|1st Premier of Prince Edward Island|
|Lieutenant Governor||Sir Alexander Bannerman|
|Succeeded by||John Holl|
|Lieutenant Governor||Sir Dominick Daly|
|Preceded by||John Holl|
|Succeeded by||Edward Palmer|
|Lieutenant Governor||George Dundas|
Sir Robert Hodgson
|Preceded by||James Colledge Pope|
|Succeeded by||Joseph Hensley|
|Born||September 20, 1810|
Queens Royalty, Prince Edward Island
|Died||August 21, 1875 (aged 64)|
Charlottetown Royalty, Prince Edward Island
|Spouse(s)||Mercy Haine from East Pennard, Somerset, England|
Coles was born in Queens Royalty, Prince Edward Island, the son of James Coles, a farmer, and Sarah Tally. Although he had little formal education he became a farmer and a businessman at an early age. He travelled to England at age 19. There he learned about the brewing industry. While in England he married Mercy Haine on August 14, 1833 and they returned to Prince Edward Island before the end of that year. He soon became a prosperous brewer and merchant.
He first entered politics in 1841 representing the New London-DeSable district in the Assembly. Coles was always a colourful political figure. He is said to have duelled with Edward Palmer and to have challenged James C. Pope to a duel as well. As a member of the provincial government in 1846, he spent 31 days in the custody of the sergeant-at-arms for refusing to retract a statement made in the assembly. He was convicted of assault in the 1850s.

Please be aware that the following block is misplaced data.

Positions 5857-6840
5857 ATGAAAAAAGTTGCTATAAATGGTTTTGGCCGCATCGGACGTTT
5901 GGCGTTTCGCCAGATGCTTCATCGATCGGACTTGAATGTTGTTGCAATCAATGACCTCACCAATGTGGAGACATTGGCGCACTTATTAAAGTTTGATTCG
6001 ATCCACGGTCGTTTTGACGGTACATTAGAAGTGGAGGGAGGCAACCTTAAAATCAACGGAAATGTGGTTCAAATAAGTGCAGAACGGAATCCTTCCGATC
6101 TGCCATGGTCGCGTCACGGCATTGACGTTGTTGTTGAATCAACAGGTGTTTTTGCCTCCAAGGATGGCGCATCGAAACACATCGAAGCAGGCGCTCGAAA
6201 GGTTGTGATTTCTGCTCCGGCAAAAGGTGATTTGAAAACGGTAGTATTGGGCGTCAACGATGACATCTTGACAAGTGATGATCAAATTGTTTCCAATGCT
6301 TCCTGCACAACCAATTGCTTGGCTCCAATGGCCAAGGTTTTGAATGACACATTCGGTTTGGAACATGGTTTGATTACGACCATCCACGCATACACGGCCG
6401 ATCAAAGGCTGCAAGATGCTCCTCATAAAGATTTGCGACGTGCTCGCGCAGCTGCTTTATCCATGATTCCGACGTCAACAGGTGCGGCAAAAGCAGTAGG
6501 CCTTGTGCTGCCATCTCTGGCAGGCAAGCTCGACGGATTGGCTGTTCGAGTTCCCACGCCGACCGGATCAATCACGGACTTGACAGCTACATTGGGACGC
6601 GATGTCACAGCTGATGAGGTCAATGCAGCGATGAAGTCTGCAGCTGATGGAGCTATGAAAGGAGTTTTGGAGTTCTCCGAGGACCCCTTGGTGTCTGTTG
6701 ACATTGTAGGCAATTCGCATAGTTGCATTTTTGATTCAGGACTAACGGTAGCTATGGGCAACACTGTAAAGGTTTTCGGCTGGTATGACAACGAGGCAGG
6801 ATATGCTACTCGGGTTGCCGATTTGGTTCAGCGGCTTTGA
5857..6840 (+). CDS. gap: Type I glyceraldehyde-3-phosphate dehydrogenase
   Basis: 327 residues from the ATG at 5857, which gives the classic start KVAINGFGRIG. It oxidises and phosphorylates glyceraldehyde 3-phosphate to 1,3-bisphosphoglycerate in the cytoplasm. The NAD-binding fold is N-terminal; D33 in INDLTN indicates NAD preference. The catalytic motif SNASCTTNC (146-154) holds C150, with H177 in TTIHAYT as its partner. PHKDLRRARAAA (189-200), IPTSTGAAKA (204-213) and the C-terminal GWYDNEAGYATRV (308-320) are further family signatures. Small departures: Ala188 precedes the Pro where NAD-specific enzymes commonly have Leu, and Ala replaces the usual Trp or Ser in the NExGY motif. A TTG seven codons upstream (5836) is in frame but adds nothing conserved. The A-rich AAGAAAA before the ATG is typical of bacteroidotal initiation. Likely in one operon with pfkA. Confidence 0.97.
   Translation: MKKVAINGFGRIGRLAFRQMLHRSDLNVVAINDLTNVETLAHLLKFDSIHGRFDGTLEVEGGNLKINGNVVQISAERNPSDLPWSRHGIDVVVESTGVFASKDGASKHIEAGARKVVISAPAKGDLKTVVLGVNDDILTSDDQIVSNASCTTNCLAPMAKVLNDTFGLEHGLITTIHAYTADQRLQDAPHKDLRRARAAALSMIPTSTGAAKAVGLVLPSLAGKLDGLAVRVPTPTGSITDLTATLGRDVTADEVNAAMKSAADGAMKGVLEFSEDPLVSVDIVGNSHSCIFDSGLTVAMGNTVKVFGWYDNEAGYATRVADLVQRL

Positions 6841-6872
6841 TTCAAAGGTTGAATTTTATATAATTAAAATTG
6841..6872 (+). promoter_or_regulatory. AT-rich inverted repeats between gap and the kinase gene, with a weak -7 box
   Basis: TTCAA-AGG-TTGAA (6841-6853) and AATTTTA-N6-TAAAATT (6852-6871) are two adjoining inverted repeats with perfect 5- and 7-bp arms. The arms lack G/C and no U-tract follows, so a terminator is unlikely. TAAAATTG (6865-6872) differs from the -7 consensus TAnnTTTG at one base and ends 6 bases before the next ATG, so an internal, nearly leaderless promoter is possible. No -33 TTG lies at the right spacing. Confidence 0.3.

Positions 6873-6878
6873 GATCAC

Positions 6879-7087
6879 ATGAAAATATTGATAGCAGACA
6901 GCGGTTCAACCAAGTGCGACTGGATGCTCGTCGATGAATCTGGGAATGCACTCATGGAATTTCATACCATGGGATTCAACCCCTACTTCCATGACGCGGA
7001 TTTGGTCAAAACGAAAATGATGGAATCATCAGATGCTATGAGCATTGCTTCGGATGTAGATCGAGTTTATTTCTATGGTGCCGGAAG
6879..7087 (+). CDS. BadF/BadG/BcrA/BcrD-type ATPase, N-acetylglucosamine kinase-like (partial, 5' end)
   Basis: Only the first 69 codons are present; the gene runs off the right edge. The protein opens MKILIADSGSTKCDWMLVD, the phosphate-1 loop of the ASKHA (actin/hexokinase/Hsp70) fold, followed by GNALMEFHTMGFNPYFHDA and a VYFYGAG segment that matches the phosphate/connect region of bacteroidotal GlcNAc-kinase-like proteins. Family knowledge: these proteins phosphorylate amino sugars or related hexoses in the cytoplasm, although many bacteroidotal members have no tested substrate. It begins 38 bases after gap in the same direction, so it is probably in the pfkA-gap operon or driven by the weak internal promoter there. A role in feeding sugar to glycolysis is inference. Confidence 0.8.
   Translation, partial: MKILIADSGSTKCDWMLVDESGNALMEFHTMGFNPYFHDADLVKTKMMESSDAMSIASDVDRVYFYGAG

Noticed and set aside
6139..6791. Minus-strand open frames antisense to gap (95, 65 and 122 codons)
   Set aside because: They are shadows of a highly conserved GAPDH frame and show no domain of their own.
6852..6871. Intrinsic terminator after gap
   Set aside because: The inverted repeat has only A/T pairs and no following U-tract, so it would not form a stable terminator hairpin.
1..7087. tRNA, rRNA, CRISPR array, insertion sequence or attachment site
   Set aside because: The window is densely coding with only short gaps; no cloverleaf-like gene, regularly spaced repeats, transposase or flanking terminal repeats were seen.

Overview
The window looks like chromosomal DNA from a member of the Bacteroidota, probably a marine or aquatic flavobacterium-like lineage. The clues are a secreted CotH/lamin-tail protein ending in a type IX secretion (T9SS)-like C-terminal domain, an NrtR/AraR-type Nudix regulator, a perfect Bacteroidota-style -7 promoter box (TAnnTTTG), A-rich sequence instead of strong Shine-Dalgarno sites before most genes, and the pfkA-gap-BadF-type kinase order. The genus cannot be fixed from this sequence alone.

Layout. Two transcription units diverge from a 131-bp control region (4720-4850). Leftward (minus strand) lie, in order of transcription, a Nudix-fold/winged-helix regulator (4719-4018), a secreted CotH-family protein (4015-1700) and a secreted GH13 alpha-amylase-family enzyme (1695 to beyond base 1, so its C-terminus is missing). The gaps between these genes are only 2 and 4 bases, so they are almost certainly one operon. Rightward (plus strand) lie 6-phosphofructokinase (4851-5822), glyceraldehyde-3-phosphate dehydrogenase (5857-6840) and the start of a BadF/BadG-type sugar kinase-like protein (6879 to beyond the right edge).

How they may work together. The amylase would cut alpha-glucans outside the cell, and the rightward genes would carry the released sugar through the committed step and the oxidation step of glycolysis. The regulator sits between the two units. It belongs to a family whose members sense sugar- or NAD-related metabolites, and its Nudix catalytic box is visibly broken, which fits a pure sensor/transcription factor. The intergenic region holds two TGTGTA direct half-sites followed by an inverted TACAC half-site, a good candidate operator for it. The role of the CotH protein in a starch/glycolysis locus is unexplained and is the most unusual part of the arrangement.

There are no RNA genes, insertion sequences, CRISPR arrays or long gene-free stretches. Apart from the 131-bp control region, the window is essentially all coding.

His administration embarked on a number of significant reforms the most important being the Free Education Act and the Land Purchase Act. The former provided better educational opportunities than in any of the other colonies and the latter was a positive step toward a solution to the land ownership question. He and Edward Whelan had laid the foundations of the Liberal party and in doing so created the political balances which dominated Prince Edward Island politics during the middle years of the nineteenth century. Despite being an early supporter of union he turned against Confederation when it became apparent that the project would not solve the land tenure question.
Just before Confederation all his properties burned down. He abandoned his public life and went into seclusion. For a time he was thought to be insane and was placed under care by his family, though modern historians have been divided over whether he actually was insane or was merely suffering from depression. Coles died in 1875 at his home in Charlottetown Royalty.